(a) The Congress finds that—
certain sites and structures in Lowell, Massachusetts, historically and culturally the most significant planned industrial city in the United States, symbolize in physical form the Industrial Revolution;
the cultural heritage of many of the ethnic groups that immigrated to the United States during the late nineteenth and early twentieth centuries is still preserved in Lowell’s neighborhoods;
a very large proportion of the buildings, other structures, and districts in Lowell date to the period of the Industrial Revolution and are nationally significant historical resources, including the five-and-six-tenths-mile power canal system, seven original mill complexes, and significant examples of early housing, commercial structures, transportation facilities, and buildings associated with labor and social institutions; and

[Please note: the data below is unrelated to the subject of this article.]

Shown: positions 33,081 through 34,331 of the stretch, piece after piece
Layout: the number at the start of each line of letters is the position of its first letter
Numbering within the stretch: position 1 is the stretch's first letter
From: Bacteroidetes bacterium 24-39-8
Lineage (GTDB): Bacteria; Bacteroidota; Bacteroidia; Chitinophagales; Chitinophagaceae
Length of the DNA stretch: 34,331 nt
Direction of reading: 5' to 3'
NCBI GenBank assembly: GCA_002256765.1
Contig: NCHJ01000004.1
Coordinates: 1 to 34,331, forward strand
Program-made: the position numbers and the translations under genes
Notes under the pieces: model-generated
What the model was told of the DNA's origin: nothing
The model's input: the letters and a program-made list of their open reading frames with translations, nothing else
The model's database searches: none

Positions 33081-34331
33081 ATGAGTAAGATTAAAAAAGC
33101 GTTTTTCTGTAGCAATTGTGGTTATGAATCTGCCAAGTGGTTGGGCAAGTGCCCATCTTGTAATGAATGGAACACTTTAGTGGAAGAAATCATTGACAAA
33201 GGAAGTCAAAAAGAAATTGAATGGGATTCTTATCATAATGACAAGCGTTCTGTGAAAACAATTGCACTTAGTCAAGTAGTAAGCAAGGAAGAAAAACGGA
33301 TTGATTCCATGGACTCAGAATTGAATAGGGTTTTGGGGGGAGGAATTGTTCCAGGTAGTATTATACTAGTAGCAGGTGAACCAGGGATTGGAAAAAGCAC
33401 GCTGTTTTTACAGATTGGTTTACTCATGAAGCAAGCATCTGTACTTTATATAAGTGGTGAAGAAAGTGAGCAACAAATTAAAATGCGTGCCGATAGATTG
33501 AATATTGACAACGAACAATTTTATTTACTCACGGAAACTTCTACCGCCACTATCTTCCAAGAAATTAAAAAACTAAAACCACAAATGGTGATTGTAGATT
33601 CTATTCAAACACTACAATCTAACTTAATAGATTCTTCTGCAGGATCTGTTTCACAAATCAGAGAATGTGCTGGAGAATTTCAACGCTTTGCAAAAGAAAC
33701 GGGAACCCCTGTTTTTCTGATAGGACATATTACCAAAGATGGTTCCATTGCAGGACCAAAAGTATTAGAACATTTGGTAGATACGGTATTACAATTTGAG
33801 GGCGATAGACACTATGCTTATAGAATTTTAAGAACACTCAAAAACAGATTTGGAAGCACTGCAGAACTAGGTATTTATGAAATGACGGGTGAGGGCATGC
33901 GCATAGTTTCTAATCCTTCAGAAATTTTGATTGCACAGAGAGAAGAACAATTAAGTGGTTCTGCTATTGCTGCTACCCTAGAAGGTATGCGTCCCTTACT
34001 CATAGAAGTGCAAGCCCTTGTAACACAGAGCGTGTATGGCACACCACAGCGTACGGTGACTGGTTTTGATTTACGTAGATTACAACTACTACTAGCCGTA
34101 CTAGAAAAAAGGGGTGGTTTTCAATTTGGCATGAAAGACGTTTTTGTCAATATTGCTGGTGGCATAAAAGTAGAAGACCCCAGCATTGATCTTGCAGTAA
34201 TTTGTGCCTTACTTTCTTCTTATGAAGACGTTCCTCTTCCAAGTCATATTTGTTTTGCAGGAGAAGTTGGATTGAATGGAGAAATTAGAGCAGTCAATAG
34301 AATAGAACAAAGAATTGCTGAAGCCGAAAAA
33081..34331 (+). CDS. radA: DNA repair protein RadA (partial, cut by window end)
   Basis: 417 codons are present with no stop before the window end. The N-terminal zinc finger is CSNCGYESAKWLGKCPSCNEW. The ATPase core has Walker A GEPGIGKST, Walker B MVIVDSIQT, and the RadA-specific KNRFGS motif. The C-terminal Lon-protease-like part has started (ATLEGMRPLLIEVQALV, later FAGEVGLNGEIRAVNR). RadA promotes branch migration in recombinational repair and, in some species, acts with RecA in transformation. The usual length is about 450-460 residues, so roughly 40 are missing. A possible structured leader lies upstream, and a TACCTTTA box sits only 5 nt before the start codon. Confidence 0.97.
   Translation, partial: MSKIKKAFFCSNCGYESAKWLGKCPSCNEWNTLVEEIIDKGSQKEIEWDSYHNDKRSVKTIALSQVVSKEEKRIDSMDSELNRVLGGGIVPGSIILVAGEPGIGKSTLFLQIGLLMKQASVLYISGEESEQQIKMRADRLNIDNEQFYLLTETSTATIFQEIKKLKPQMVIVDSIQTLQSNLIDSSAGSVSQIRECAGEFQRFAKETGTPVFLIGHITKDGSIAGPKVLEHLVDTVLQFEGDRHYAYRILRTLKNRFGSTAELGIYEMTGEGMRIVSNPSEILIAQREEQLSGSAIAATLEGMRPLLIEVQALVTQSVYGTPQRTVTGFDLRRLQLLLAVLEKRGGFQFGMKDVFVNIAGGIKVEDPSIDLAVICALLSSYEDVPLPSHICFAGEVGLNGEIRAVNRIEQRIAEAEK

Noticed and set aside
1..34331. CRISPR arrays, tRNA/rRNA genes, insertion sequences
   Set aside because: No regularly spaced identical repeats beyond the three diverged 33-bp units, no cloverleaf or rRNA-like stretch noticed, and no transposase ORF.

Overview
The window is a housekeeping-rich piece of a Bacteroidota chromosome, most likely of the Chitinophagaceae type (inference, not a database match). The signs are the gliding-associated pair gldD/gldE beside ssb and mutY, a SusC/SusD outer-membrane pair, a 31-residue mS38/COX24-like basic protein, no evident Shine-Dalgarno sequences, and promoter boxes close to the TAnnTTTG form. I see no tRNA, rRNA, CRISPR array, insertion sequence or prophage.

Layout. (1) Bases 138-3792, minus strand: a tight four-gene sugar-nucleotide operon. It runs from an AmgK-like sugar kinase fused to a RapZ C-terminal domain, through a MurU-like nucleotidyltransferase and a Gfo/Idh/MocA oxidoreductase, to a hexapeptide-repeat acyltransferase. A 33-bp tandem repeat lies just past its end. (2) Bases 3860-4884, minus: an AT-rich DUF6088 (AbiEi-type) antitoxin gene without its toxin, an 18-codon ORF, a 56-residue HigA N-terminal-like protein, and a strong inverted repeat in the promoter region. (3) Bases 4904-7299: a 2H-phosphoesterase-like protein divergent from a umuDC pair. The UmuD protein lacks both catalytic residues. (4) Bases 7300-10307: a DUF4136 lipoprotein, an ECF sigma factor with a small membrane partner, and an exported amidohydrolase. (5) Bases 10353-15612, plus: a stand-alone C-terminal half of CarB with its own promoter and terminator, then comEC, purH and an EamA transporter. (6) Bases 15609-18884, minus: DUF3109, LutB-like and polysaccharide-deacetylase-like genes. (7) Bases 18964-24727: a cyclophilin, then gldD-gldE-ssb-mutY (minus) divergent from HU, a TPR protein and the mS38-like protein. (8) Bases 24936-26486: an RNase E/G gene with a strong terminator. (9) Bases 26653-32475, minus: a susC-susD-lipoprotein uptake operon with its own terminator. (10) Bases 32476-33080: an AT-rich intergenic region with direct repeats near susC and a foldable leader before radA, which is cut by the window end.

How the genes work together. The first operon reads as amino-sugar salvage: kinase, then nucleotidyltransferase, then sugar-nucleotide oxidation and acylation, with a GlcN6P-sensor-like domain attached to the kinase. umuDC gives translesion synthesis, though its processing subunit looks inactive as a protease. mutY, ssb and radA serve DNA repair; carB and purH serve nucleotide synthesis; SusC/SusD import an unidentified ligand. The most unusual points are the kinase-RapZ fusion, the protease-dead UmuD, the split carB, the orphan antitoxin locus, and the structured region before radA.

despite the expenditure of substantial amounts of money by the city of Lowell and the Commonwealth of Massachusetts for historical and cultural preservation and interpretation in Lowell, the early buildings and other structures in Lowell may be lost without the assistance of the Federal Government.
It is the purpose of this subchapter to preserve and interpret the nationally significant historical and cultural sites, structures, and districts in Lowell, Massachusetts, for the benefit and inspiration of present and future generations by implementing to the extent practicable the recommendations in the report of the Lowell Historic Canal District Commission.